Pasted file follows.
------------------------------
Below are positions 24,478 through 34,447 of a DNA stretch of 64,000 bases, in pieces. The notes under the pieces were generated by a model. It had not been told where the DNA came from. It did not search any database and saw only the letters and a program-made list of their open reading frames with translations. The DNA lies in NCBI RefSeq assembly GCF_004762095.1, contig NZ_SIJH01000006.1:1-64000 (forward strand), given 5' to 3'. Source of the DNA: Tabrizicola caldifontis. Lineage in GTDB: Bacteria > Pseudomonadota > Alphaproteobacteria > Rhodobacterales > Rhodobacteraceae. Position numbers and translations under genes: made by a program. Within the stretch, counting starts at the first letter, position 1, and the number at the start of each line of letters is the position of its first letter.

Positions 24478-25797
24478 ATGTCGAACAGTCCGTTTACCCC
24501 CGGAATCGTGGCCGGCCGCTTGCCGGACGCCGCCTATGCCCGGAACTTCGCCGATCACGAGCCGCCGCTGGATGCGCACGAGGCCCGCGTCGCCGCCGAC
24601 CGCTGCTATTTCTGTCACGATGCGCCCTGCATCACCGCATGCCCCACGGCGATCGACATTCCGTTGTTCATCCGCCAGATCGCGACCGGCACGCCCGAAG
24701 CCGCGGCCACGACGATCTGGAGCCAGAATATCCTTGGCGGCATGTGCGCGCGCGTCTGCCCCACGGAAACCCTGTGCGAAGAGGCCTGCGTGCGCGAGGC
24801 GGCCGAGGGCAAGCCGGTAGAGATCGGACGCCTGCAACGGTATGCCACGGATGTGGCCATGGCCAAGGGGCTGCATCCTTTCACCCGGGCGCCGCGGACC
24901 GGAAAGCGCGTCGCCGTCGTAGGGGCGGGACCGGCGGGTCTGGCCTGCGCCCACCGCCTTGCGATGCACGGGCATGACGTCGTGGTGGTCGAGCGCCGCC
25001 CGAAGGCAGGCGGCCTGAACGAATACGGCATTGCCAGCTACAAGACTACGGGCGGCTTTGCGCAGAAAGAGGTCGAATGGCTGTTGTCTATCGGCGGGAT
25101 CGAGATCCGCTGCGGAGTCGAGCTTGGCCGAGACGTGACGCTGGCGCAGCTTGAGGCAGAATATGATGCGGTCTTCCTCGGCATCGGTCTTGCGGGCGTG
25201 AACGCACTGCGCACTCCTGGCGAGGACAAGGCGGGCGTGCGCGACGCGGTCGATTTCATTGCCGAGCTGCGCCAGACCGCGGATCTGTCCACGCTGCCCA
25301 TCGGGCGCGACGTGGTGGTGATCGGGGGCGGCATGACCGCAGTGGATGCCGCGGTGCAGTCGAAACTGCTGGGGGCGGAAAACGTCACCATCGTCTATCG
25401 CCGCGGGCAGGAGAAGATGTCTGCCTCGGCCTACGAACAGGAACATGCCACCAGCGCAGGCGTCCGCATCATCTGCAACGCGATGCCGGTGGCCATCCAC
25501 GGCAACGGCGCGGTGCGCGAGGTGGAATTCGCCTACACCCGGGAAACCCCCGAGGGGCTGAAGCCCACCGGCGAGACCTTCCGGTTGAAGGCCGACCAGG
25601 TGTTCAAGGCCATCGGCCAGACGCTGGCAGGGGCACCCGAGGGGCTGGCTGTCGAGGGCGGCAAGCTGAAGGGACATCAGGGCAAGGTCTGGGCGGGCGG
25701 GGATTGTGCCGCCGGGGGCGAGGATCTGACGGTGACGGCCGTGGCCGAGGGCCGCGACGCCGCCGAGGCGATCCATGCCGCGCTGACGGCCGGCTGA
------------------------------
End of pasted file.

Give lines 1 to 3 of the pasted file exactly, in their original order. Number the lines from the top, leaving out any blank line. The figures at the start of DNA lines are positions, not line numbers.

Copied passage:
Below are positions 24,478 through 34,447 of a DNA stretch of 64,000 bases, in pieces. The notes under the pieces were generated by a model. It had not been told where the DNA came from. It did not search any database and saw only the letters and a program-made list of their open reading frames with translations. The DNA lies in NCBI RefSeq assembly GCF_004762095.1, contig NZ_SIJH01000006.1:1-64000 (forward strand), given 5' to 3'. Source of the DNA: Tabrizicola caldifontis. Lineage in GTDB: Bacteria > Pseudomonadota > Alphaproteobacteria > Rhodobacterales > Rhodobacteraceae. Position numbers and translations under genes: made by a program. Within the stretch, counting starts at the first letter, position 1, and the number at the start of each line of letters is the position of its first letter.

Positions 24478-25797
24478 ATGTCGAACAGTCCGTTTACCCC